Playing science fiction horror games through
a swedish gender theorist’s eyes
Hirdmans Gender Theory
Yvonne Hirdmans gender theory is the first official Swedish theory regarding gender and the first stated theory on gender as a concept. And by that I mean the first to mention gender as a social thing rather than biological. It’s the difference between gender and sex. Her theory has two parts: (1) The separation of gender: Men and women are split up in society by jobs or status, consciously or unconsciously men and women are put apart, it might be the way we think of jobs and hobbies or occupations as “for females” or “for males”- such as nurse as a job for women and sport as a thing mostly practiced by men. Then there is (2) The male dominance: The theory that in situations where men and women are not split up, men are still dominant – given more attention, listened to, relied upon or put in a higher position than women because one believes men handle situations better. Examples of this could be literally speaking : A movie where the main character is a man and female characters are not as important to the story. Or it could be in a broader sense where men are seen as more important in society because they contribute more or differently from women.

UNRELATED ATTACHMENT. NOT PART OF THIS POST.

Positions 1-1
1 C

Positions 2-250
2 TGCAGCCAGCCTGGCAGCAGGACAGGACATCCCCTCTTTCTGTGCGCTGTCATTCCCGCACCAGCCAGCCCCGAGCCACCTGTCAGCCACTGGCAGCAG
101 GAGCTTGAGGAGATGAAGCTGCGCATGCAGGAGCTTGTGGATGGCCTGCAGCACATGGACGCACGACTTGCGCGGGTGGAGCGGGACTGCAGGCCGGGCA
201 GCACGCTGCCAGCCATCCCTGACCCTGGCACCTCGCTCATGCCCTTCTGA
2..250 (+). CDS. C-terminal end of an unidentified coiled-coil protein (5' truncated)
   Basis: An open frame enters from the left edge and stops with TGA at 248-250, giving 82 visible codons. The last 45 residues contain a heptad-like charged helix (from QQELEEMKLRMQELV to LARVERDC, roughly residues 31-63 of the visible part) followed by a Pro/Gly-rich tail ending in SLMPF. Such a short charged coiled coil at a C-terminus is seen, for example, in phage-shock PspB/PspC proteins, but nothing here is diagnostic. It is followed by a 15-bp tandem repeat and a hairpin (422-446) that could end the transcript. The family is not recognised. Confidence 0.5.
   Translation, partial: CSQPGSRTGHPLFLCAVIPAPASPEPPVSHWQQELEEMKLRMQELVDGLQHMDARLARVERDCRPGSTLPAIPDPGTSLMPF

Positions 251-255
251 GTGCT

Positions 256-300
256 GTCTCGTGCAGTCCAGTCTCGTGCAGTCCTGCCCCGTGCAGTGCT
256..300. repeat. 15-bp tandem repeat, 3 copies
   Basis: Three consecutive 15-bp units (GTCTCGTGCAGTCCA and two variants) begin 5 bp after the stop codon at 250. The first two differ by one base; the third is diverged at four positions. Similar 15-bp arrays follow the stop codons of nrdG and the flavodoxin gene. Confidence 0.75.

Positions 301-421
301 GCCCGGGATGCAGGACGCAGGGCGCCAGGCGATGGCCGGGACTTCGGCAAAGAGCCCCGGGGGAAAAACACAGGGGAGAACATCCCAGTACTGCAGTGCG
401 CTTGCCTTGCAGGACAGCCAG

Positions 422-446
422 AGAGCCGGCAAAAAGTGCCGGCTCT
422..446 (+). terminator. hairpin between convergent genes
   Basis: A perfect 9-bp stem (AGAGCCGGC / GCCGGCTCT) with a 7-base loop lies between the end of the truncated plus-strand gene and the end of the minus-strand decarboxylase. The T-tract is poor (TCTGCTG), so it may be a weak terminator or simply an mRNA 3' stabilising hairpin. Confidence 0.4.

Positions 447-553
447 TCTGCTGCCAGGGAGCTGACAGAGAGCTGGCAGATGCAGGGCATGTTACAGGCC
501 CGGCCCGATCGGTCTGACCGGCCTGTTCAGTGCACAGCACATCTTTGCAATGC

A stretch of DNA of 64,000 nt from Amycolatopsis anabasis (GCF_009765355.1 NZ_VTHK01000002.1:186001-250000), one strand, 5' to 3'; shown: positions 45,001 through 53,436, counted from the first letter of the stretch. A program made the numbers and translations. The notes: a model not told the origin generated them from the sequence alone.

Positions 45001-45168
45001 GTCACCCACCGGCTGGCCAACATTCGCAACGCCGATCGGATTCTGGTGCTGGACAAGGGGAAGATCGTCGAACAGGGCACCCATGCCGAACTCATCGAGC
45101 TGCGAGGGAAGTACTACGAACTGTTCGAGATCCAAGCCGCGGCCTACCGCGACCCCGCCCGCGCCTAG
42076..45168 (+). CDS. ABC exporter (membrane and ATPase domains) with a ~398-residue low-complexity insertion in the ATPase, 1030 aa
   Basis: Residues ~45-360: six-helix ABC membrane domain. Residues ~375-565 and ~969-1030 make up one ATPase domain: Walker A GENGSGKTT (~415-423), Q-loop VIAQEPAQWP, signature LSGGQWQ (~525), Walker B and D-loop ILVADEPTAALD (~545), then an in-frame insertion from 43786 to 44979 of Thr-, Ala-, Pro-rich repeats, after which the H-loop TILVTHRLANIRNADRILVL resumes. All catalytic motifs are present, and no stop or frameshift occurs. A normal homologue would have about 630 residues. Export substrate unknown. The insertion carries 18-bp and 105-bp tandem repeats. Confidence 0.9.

SOMA is a Science Fiction survival horror game. It is about a man who wakes up years in the future (y2104) after a brain scan in 2015. He is faced with the end of the world, the question of what the definition of a human is, rogue Artificial Intelligence and the task to save the ARK – the last remains of humanity. He constantly asks himself where the line between human and inhuman lies and to what extent a human can survive without it’s humanity. He travels through an underwater facility where he meets robots who think they’re humans, humans who’d rather be robots (or dead) and a cute little helper robot that helps him through struggles without words. The game was made with consciousness as a theme and is developed to explore the nature of free will and the self.
Motive and Hypothesis